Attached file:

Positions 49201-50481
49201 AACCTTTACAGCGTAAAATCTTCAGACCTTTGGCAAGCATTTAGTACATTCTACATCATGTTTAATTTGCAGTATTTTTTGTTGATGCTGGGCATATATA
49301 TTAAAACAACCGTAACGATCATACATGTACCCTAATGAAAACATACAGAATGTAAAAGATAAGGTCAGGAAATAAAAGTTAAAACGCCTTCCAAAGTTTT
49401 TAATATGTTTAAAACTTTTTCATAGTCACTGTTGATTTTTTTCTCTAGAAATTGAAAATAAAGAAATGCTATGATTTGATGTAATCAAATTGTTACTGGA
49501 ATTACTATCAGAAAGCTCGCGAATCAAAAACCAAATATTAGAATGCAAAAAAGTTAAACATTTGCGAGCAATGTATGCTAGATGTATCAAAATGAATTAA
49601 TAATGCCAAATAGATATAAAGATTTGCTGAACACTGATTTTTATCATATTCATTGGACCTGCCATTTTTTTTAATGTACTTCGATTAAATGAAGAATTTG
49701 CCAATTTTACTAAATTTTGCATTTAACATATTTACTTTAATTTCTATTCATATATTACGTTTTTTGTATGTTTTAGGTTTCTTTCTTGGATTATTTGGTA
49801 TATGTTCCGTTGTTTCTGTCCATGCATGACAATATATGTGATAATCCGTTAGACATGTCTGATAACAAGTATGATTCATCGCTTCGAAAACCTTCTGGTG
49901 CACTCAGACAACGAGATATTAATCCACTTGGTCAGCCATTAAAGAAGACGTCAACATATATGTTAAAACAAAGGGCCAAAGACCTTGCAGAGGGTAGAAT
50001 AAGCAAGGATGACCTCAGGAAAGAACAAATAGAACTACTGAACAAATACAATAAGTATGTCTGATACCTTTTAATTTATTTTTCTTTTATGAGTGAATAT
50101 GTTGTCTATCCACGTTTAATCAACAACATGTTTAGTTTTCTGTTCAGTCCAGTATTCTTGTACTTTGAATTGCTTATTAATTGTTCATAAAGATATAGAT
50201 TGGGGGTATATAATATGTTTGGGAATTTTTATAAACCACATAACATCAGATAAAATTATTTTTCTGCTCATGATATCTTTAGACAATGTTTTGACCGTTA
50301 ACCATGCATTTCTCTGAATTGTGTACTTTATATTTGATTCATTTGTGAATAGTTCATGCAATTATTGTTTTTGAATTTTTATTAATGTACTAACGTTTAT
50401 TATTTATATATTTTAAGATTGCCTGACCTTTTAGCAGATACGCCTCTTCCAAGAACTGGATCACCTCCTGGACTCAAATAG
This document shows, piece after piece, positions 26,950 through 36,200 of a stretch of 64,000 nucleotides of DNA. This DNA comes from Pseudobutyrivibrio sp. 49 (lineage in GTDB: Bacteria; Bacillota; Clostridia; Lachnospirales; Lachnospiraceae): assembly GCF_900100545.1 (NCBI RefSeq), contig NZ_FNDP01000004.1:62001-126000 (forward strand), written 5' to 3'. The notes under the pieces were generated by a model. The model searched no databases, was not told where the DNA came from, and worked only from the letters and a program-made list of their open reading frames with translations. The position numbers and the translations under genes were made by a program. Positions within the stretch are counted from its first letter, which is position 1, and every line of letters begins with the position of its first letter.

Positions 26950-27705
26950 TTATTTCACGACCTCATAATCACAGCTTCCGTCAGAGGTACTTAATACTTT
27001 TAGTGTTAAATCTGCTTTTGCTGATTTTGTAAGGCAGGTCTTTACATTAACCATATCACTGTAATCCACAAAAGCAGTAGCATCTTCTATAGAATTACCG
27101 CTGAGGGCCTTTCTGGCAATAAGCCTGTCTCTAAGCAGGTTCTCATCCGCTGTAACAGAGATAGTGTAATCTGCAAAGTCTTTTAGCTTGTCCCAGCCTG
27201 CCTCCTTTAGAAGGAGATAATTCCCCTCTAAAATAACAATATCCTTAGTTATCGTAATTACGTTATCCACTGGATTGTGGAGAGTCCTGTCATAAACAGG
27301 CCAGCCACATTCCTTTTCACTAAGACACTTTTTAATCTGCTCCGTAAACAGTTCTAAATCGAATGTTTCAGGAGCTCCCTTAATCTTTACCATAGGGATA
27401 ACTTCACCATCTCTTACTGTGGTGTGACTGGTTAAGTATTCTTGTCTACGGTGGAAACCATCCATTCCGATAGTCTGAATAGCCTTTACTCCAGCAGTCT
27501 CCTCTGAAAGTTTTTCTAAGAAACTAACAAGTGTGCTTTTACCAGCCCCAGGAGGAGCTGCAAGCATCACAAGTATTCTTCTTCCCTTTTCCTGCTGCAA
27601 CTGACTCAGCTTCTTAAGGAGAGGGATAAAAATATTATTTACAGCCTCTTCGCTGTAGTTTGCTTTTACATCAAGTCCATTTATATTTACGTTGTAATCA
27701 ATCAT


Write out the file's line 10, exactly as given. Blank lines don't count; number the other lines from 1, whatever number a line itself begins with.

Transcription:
50001 AAGCAAGGATGACCTCAGGAAAGAACAAATAGAACTACTGAACAAATACAATAAGTATGTCTGATACCTTTTAATTTATTTTTCTTTTATGAGTGAATAT